Peter Jarich from Current Analysis outlines the key points from the company’s ‘NFV Catalog: System Vendors Offerings Circa Late 2015’ report on the state of play in terms of vendors’ network functions virtualisation developments and commercial offerings.
Despite the name, it's well understood that network functions virtualisation (NFV) is about more than just virtualised network functions (VNFs). In order to deploy, integrate, manage and monetise NFV effectively, a whole host of solutions are required, from NFV infrastructure platforms and SDN products to OSS/BSS assets, and management and orchestration (MANO) tools. Current Analysis (CA) has outlined these components on numerous occasions in 2015 in 'Market Assessment: NFV MANO', 'Assessing Strategies for Solving NFV MANO Complexity', 'Using an IMS Simplification Benchmark' and 'NFV Platforms: The Mid-Year Update - NFV PoCs and Trials Move to Production'.
A focus on NFV solutions - versus individual NFV components - fits with today's market requirements and operator demands. Beyond CA's own survey work pointing to the importance of end-to-end NFV solutions, consider the 'OpenDaylight' (ODL) user base survey from earlier this year. The fact that NFV was called out as the number-one ODL use case points to the intimate connection between SDN and NFV. Likewise, where 'increased interoperability' was cited as the top ODL business driver, the importance of solutions - multivendor ones, ideally - is called out, at least among those engaged with ODL-based SDN.
Of course, without VNFs, the concept of an NFV solution would be meaningless. Whether bundled with a larger NFV solution or sold individually on a best-of-breed basis, their importance as a part of any vendor's NFV solution and strategy is undeniable. Against this backdrop, a vendor's VNF catalogue is a critical part of NFV messaging and solution capabilities.
The key takeaway points are that: NFV solutions include many components (MANO, NFV platforms, OSS/BSS assets), with individual VNFs being one of the most important; in Q4 of 2015, commercial availability of most key VNFs was much improved over late 2014; and, as the VNF portfolios across vendors begin to normalise, competitive dynamics will need to focus on solutions - as well as go-to market strategies and messaging.
The current view
A vendor's VNF catalogue is an important part of its NFV-solution messaging, sales efforts and competitive positioning. The VNFs a vendor has ready for sale or trial, along with those that are under development or have been commercially deployed, shed insight into the breadth and depth of a vendor's offering. They also point to a vendor's R&D priorities. As part of efforts to evaluate vendor NFV portfolios, then, CA reached out to leading network system vendors and more narrowly focused telecoms specialists for the availability details around key VNFs in Q3 2015. VNFs were categorised into four groups - commercially available, available for trial, under development and not developing - with effective dates asked for where available. In this first report, the leading network system vendors were analysed.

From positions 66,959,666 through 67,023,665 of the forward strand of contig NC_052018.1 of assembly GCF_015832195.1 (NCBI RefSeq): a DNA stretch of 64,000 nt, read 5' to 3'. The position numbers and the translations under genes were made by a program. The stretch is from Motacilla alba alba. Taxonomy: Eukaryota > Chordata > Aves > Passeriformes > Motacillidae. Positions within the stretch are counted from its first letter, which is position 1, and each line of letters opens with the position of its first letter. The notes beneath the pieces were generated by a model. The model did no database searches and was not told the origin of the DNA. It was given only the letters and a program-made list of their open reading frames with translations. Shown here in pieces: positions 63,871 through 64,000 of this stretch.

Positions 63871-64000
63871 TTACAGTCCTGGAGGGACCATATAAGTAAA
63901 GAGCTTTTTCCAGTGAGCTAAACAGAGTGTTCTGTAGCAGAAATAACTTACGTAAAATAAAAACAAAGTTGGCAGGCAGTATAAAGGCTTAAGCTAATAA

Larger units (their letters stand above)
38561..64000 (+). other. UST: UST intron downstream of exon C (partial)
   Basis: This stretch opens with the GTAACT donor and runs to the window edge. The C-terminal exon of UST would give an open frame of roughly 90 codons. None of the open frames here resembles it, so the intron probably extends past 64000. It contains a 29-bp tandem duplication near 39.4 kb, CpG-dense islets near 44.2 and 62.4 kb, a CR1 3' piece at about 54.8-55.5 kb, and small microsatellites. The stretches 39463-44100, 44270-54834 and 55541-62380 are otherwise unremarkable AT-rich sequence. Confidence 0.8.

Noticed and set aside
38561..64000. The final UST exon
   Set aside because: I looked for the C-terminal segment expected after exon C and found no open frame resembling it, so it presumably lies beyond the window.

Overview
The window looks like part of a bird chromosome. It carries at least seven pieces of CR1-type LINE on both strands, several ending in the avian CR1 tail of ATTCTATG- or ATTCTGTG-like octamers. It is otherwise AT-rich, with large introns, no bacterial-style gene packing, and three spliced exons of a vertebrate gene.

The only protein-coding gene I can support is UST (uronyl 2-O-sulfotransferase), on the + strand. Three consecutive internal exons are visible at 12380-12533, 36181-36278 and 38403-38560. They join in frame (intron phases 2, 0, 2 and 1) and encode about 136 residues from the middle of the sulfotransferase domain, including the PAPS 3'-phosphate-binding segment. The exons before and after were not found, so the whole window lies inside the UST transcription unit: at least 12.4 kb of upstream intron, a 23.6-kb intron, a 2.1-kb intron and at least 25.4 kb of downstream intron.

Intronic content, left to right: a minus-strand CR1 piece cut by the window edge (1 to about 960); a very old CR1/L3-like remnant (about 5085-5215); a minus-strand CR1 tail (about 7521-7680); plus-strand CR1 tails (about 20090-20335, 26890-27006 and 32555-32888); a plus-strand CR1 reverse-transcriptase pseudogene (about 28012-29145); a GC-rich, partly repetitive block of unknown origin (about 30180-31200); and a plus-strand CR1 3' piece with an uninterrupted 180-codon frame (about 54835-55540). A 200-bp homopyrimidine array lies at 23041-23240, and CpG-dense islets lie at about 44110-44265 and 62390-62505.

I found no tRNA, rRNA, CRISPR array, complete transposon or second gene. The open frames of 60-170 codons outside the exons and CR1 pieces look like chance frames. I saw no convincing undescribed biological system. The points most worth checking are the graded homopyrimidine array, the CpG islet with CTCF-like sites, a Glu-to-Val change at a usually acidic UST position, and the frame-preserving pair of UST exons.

Building off the responses, insights can be divided along two lines: vendor insights and industry ones.
When the report was first compiled at the end of 2014, there was considerable variation across the different vendor portfolios - enough to draw some clear conclusions. Today, there is much less diversity in commercial VNF availability across vendors. Regardless, there are still insights to be gleaned from the diverse offerings.
Alcatel-Lucent's understandable focus on virtualised routing functions has largely been matched by key competitors, but it's important to realise that there is a broad array of functions that can fit into this category. For example, on the routing front, Alcatel-Lucent has virtualised its SR OS (VSR), and offers commercial versions of its virtual route reflector and simulator, but it's still in the trial phase with virtual versions of its PE, BNG, NAT, AA and SEGW.
Regardless, its virtual RAN (vRAN) trial work still differentiates it somewhat, if only because it can point to public demonstrations as well as a solution that goes beyond the BBU to include RNC functions. With a history in the field, and a strategy to target extra-large enterprises, it is surprising that the company hasn't made progress on virtualising functions like firewalls or NAT.
Cisco, meanwhile, has made virtualisation and NFV a cornerstone of its service-provider marketing, and it shows in the company's portfolio, which is one of the broadest claimed, including many functions not considered in CA's survey, such as analytics, DDoS, load balancing and application policy. While it's surprising that any vendor with a commercial vIMS solution wouldn't have vMRF plans, the fact that Cisco continues to leave Altiostar out of its VNF story highlights that it's not necessarily including partnered VNFs. All of this, however, might be overlooked, given its NFV sales and marketing strategy.
Cisco might, from time to time, quote the number of commercial VNFs it offers, but it leads with a service story, selling services that are powered by VNFs - cloud security or mobile video, for example. The result should be a greater ability to sell to multiple levels of an operator's organisation.